The rise of social media has proliferated the threat of attacks from people who claim to be a part of the elusive group. Though many times these highly publicized threats are not carried out, they nevertheless garner significant publicity.

Anonymous has claimed responsibility for data breaches, information leaks and website crashes. The group uses YouTube to upload voice-altered messages, Pastebin to upload documents about operations, the Tor Project to encrypt links — making click paths untraceable — and other online tools to protect identities.

Most missions are carried out in response to current events or in the fight for human rights. Anonymous often claims to be fighting for the defenseless. Whether Anonymous is an organization of vigilantes working for good, or simply cyber-criminals, that’s up to you.

Origin: From Lulz to Political Action

Anonymous took form in 2003 on the online message board 4chan (think yesteryear’s Reddit, which proliferates meme culture). The anonymity of the website spawned a group of pranksters, from which the politically geared Anonymous of today has evolved. Users on 4chan could post images and messages under the name “anonymous” or “moot” (nickname of 4chan’s then 15-year-old founder Christopher Poole).

Cole Stryker, author of Epic Win for Anonymous: How 4Chan’s Army Conquered the Web has been following the evolution of Anonymous since its inception. “I was interested in this whole culture of Anonymous that tracks down people and harasses them,” Stryker told Mashable. “And from there, Anonymous as a political activist group evolving away from the little more trollish activities. They were attacking the Church of Scientology and starting to go after Sony and a couple of other huge companies.”

The amorphous group shifted gears in 2007 with the plot against the Church of Scientology. Stryker calls this attack on what members perceived to be an “evil” organization as a rebranding for Anonymous. “Basically a group of Anons realized, ‘Well, we have this ability to harness the power of thousands of strangers through the Internet to pull all those resources in making someone’s life miserable. Why don’t we take that power and use it for good?’”

Anonymous is still misunderstood, says Gabriella Coleman, an anthropologist studying hacker culture and digital activism. Though recent attacks have been politically influenced, it’s not accurate to label Anonymous as a group with any sort of agenda.

Anonymous missions can have a direct action that may be “coy and playful, sometimes macabre and sinister, often all at once, Anonymous is still animated by a collective will toward mischief — toward ‘lulz,’ a plural bastardization of the portmanteau LOL (laugh out loud),” Coleman states in an article published in Triple Canopy‘s Issue 15.

The one thing to take away about Anonymous is that it is extremely malleable. Stryker suggests thinking of Anonymous as a brand instead of a group. Anyone can claim to be Anonymous at any time.

“Anonymous means something different to everybody, that’s a part of it. The guy who is protesting economic reform in Greece has very little in common with the guy who is terrorizing 11-year-old girls on YouTube in the U.S.,” Stryker said, referring to the 4chan attack on Jessi Slaughter.

Becoming Infamous

Anonymous is a household name partly because of the extraordinary events that took place in 2011. Social revolutions occurred in Bahrain, Tunasia, Yemen and Egypt, proliferated by Facebook, YouTube and Twitter. The air of political uprising spread to the United States, where Anonymous members picked up on these causes.

Anonymous and other “hacktivist” groups were responsible for over 58% of all the world’s comprised data last year, according Verizon’s 2012 Data Breach Investigations Report. Activist groups account for stealing over 100 million records.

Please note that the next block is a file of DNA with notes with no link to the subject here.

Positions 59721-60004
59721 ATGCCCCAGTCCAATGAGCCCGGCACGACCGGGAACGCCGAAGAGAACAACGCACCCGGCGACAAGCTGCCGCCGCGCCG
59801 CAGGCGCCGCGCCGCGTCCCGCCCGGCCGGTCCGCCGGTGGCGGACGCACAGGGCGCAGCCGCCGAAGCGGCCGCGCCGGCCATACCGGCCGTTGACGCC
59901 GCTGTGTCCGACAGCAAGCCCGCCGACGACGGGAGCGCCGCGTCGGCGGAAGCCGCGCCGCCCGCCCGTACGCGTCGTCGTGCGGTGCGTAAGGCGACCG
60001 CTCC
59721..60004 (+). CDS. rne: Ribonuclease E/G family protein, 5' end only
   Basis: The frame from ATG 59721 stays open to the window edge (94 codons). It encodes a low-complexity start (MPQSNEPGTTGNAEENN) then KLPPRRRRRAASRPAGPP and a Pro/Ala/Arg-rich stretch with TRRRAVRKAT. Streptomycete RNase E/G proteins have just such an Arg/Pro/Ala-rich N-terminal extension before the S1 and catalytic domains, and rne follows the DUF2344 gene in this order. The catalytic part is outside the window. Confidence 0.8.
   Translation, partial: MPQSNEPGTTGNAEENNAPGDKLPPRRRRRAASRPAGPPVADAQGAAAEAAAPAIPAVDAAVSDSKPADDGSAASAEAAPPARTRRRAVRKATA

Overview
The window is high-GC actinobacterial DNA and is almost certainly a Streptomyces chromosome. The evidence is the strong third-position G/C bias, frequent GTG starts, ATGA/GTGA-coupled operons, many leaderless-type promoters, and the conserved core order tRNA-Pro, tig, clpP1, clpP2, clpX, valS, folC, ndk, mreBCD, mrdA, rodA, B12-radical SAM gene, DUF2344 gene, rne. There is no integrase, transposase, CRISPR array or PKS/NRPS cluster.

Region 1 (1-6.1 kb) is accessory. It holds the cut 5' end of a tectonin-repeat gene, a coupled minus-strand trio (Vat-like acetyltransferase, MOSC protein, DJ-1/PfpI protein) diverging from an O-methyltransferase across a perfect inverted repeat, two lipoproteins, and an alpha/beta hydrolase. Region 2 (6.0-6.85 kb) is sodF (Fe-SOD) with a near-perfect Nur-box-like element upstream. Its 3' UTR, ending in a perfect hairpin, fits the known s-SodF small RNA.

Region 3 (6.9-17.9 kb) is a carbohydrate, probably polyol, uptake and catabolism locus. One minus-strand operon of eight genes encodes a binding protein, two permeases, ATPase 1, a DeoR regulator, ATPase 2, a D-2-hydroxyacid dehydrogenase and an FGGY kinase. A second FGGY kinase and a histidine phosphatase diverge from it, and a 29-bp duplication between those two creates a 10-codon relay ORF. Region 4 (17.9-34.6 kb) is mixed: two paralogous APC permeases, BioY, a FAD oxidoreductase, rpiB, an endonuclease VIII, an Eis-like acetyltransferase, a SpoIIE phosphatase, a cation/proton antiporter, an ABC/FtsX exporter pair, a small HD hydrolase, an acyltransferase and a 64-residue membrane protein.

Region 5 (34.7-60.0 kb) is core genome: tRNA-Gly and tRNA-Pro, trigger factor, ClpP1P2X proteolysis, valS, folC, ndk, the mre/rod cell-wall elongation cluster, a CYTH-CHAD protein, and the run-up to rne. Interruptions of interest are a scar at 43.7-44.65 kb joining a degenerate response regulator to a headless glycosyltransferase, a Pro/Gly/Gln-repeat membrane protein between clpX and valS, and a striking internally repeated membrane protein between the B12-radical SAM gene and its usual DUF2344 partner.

The researchers noticed that online hackers weren’t just acting for bragging rights or out of boredom. Hacktivists were working for more fiery publicity. “The major shift that occurred in 2011 was that activist groups added data breaches to their repertoire with much-heightened intensity and publicity,” the report states. “In other words, 2011 saw a merger between those classic misdeeds and a new ‘oh by the way, we're gonna steal all your data too’ twist.”

The annual report is conducted by Verizon, along with international police and security forces.

“The anti-Scientology protest was the first time they did it for political reasons,” says Stryker. “Since then it has grown increasingly political, especially since they integrated with the Occupy Wall Street protests.”

Anonymous has used the cartoon Guy Fawkes mask, worn by the main protagonist in 2005 movie V for Vendetta, as the main image for the movement. OWS has also adopted the icon in the pursuit of change.

Anonymous actively spread the word about the Occupy Wall Street movements, which took root in downtown Manhattan and spread to encampments of activists worldwide. “When Occupy Wall Street started, Anonymous spread the word online,” says Stryker. “It drove more members to get involved. OWS was about physical protest, and Anonymous added an activist element in tandem.”

Watch this video message, announcing Anonymous’ adoption of the Occupy Wall Street movement, then located in lower Manhattan’s Zuccotti Park on Sept. 17, 2011. [via AdBusters].

1. CIA Website

Hacked: CIA website, in addition to several international law enforcement accounts Date of Incident: Feb. 3, 2012 What's Known: Anonymous made Feb. 3, 2012 the "day of action" of coordinated efforts to take down several government web properties. In the CIA.gov hack, personal data from Alabama court papers -- Social Security numbers, birthdays and addresses -- were exposed. Confidential emails from a Mexican mining agency were also released. The same day, hackers forced their way into a conference call between the FBI and Scotland Yard, the UK's Metropolitan Police Service. The 16-minute call was posted on YouTube with the headline "Hacked for the Lulz." Arrests: British teens Ryan Cleary and Jake Davis were arrested in connection with the hacked conference call. British officials who gained possession of Cleary's hard drive described him as "a 15-year-old kid who's basically just doing this all for attention and is a bit of an idiot." Image courtesy of Flickr, 4d4mbr0wn